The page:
On September 9, 2019, attorney generals from 48 states, the District of Columbia and Puerto Rico announced an antitrust investigation of Google centred on whether the company has harmed competition and consumers in its search, advertising and other businesses. Notably, California – where Google’s parent company Alphabet Inc. is headquartered – and Alabama are not participating in the probe.
Texas Attorney General Ken Paxton stated that the investigation will begin with a probe into Google’s advertising and search dominance, but may expand into other practices of the tech giant.
In response to the news of the investigation, Google’s senior vice president of global affairs Kent Walker wrote in a blog post that Google has “always worked constructively with regulators” and “will continue to do so.”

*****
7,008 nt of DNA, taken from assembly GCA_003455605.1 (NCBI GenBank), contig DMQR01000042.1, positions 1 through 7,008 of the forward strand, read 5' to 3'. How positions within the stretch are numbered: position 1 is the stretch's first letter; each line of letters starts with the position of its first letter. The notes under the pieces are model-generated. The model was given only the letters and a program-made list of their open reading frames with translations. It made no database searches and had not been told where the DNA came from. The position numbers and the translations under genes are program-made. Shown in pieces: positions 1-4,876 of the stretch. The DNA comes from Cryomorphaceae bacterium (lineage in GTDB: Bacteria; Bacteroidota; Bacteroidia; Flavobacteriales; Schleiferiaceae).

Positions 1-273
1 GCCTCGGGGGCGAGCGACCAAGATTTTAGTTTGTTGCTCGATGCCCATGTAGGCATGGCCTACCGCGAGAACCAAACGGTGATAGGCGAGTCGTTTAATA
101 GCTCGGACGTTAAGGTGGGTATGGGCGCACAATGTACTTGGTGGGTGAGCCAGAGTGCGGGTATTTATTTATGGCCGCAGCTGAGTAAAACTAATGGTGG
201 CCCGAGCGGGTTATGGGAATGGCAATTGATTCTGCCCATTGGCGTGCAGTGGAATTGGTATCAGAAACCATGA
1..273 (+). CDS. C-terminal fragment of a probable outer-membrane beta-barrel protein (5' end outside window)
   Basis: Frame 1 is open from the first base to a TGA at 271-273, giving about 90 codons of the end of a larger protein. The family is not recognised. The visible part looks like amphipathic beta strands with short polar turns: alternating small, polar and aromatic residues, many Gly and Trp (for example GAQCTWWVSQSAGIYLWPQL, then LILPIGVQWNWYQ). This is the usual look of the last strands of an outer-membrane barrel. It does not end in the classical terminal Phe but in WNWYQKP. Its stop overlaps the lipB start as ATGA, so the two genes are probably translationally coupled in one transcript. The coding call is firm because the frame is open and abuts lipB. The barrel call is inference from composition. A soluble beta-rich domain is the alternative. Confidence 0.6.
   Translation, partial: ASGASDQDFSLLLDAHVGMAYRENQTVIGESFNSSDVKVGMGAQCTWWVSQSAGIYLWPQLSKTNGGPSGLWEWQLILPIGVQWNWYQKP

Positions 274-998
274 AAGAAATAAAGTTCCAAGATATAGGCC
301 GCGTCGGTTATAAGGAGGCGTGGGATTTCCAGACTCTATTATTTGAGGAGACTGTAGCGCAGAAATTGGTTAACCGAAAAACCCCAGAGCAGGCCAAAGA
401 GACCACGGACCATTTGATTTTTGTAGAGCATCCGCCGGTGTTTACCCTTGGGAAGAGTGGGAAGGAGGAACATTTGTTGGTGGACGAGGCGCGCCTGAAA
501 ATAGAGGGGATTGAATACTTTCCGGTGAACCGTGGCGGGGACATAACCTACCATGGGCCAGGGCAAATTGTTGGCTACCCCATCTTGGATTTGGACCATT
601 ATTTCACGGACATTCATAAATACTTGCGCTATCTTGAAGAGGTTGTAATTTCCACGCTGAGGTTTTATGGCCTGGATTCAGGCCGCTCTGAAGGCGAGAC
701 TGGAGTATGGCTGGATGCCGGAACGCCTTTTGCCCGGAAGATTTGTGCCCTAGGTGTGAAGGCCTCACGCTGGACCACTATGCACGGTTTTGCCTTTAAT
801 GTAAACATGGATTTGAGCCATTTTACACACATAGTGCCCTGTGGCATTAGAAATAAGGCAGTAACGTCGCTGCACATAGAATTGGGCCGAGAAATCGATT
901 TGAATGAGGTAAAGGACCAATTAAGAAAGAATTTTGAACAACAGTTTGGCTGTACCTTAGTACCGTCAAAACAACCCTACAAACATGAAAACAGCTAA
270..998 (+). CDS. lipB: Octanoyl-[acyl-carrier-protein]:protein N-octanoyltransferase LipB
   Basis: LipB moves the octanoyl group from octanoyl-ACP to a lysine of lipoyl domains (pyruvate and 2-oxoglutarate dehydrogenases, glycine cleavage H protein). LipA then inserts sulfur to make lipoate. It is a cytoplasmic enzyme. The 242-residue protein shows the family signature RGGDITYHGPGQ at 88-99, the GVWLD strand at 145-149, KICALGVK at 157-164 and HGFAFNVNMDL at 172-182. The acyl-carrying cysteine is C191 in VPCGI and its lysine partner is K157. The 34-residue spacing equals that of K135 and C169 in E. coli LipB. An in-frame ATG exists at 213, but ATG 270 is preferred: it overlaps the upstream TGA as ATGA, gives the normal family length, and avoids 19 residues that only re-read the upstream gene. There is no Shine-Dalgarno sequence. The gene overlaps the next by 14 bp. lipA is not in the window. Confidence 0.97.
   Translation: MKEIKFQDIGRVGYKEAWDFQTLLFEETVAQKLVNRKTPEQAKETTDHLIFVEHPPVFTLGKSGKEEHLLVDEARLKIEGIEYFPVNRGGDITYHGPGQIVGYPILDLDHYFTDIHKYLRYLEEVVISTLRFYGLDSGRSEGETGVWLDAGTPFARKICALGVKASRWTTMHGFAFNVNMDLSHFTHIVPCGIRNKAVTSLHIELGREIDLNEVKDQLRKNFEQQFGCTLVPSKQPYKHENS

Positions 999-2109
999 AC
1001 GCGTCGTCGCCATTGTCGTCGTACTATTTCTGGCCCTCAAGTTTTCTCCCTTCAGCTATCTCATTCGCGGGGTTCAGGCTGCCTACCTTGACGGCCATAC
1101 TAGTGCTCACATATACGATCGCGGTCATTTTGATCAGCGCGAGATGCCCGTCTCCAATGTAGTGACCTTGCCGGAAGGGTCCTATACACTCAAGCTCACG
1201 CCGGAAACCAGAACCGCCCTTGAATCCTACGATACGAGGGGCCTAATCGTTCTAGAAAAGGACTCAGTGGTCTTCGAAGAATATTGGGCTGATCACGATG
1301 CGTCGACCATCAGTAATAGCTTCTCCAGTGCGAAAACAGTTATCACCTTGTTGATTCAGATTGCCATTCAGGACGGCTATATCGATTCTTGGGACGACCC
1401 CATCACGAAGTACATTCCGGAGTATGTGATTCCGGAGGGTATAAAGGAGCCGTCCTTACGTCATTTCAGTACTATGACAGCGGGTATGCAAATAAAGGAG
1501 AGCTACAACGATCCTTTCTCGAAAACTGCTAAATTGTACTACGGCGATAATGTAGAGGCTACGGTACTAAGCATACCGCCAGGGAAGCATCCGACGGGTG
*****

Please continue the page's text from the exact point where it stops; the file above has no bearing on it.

A spokesperson for California Attorney General Xavier Becerra said that the state is committed to fighting anti-competitive behavior, but “to protect the integrity of our work, we can’t comment – to confirm or deny any pending or potential investigation.” The Alabama attorney general has not commented on why the state elected not to join the investigation.
The investigation started with a compulsory request for information by way of a civil investigative demand sent to Google; details as to what was contained in the request has not been released to the public.
The Google antitrust probe follows up news of an antitrust investigation of Facebook Inc. commenced by eight states and the District of Columbia earlier this month, and continues a trend of increased scrutiny by federal regulators and US Congress into tech conglomerates’ business practices.
Summary By: Hashim Ghazi
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